(1) CROUCHING TIGER CAPTAIN. Actress Michelle Yeoh has been cast as a Starfleet captain, but there are conservative and radical interpretations of what that means.
Deadline reports it this way:
EXCLUSIVE: Crouching Tiger, Hidden Dragon‘s Michelle Yeoh is heading into the final frontier with Star Trek: Discovery. Sources confirm to Deadline that the upcoming CBS All Access iteration of the fabled franchise will see Yeoh playing a Starfleet Captain.
However, before you start mapping out the deck of the Discovery, sources close to the production tell us exclusively that Yeoh actually will be the leader of another ship. We hear that Yeoh has been cast as Han Bo and her ship is the Shenzhou. The Yeoh-run spacecraft is set to play a big role in Discovery‘s first season.
Asked for comment, Star Trek: Discovery producer CBS TV Studios declined to confirm Yeoh’s casting,
BBC America is more suggestive:
Forget Kirk, Picard, Sisko, Janeway, and Archer: A new Star Trek TV series is in the works at CBS, with a captain in the form of Michelle Yeoh.
Deadline reports that the Crouching Tiger, Hidden Dragon star will play Starfleet Captain Han Bo in Star Trek: Discovery, which is due on our screens in May….
So what do we know about her character? Well, apart from her name and rank, not very much. Details about the new series are being kept under wraps, though we do know it’s set ten years before the original one featuring Captain Kirk, and will bridge the gap between 2005 series Enterprise and the Kirk years by following the crew of the USS Discovery as they discover new worlds and civilizations.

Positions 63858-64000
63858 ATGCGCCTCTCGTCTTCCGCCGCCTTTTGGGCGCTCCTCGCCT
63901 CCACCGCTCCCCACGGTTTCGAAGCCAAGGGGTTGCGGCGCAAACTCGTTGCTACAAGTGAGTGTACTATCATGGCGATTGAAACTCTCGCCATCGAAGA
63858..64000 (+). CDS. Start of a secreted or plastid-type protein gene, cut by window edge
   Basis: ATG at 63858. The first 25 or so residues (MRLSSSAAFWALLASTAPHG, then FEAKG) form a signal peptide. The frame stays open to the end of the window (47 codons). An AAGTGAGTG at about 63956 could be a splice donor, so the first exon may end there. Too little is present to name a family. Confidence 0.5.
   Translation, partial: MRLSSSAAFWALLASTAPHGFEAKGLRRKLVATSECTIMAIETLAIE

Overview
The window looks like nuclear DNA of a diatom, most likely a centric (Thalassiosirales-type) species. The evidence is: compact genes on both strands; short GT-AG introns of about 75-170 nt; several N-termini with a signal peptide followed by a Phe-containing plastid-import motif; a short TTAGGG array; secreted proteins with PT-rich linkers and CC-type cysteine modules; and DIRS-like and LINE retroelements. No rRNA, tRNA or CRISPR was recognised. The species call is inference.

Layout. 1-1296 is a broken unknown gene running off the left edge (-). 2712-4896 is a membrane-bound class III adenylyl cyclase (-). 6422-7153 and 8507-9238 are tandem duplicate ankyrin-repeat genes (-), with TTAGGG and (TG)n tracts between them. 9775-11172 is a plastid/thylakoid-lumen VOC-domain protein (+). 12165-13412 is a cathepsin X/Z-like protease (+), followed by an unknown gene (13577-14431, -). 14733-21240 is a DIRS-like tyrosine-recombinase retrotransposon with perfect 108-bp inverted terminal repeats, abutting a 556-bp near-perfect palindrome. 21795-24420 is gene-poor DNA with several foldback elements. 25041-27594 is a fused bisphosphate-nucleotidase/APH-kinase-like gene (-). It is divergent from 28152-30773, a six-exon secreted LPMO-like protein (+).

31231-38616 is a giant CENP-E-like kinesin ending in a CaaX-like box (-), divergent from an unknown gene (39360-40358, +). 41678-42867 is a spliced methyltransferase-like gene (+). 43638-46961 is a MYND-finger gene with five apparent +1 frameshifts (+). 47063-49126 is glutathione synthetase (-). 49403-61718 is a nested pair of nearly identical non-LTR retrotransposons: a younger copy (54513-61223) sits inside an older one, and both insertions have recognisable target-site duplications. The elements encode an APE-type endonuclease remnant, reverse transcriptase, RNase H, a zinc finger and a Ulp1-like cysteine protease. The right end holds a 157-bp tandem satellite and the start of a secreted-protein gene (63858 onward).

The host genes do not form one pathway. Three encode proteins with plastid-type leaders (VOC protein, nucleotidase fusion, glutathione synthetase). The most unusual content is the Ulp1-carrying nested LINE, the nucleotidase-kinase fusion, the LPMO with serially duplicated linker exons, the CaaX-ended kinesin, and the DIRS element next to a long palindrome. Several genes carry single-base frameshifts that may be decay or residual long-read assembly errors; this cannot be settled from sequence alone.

(2) ENGLISH AS A FIRST LANGUAGE. I took the BBC quiz “English phrases: Test your knowledge”, linked by Chip Hitchcock in comments, and laid an egg. And don’t ask me where that phrase originated, because it’s clear I wouldn’t know!
There are many peculiar English phrases whose origins and meaning can appear obscure. For instance, where does “dead as a doornail” come from? When might one say: “I’ll go to the foot of our stairs?”
A recent BBC News article unearthing the stories behind some phrases drew a huge response from readers, who sent in examples of their own.
But how much do you know about the English language and its sayings?
(3) CHABON’S LATEST. Michael Chabon’s Moonglow is another work readers can simply enjoy, while critics are preoccupied defining its form.
Michael Chabon’s new book is described on the title page as “a novel,” in an author’s note as a “memoir” and in the acknowledgments as a “pack of lies.” This is neither as confusing nor as devious as it might sound, since “Moonglow” is less a self-conscious postmodern high-wire act than an easygoing hybrid of forms. Chabon has what sounds like a mostly true story to tell — about characters whose only names are “my grandmother” and “my grandfather,” and also about mental illness, snake hunting, the Holocaust and rocket science — and he may not have wanted to be bound too tightly by the constraints of literal accuracy in telling it.
The LA Times has more coverage of Chabon which, if you haven’t already exhausted your 10 free articles for the month as I have, you can check out.
Michael Chabon’s new novel “Moonglow” was inspired by a story his grandfather told on his deathbed. The novel is about families — their lies, loves and the stories they tell about themselves. Kate Tuttle talks to Chabon about fatherhood and fiction; …
(4) TODAY’S BIRTHDAY BOYS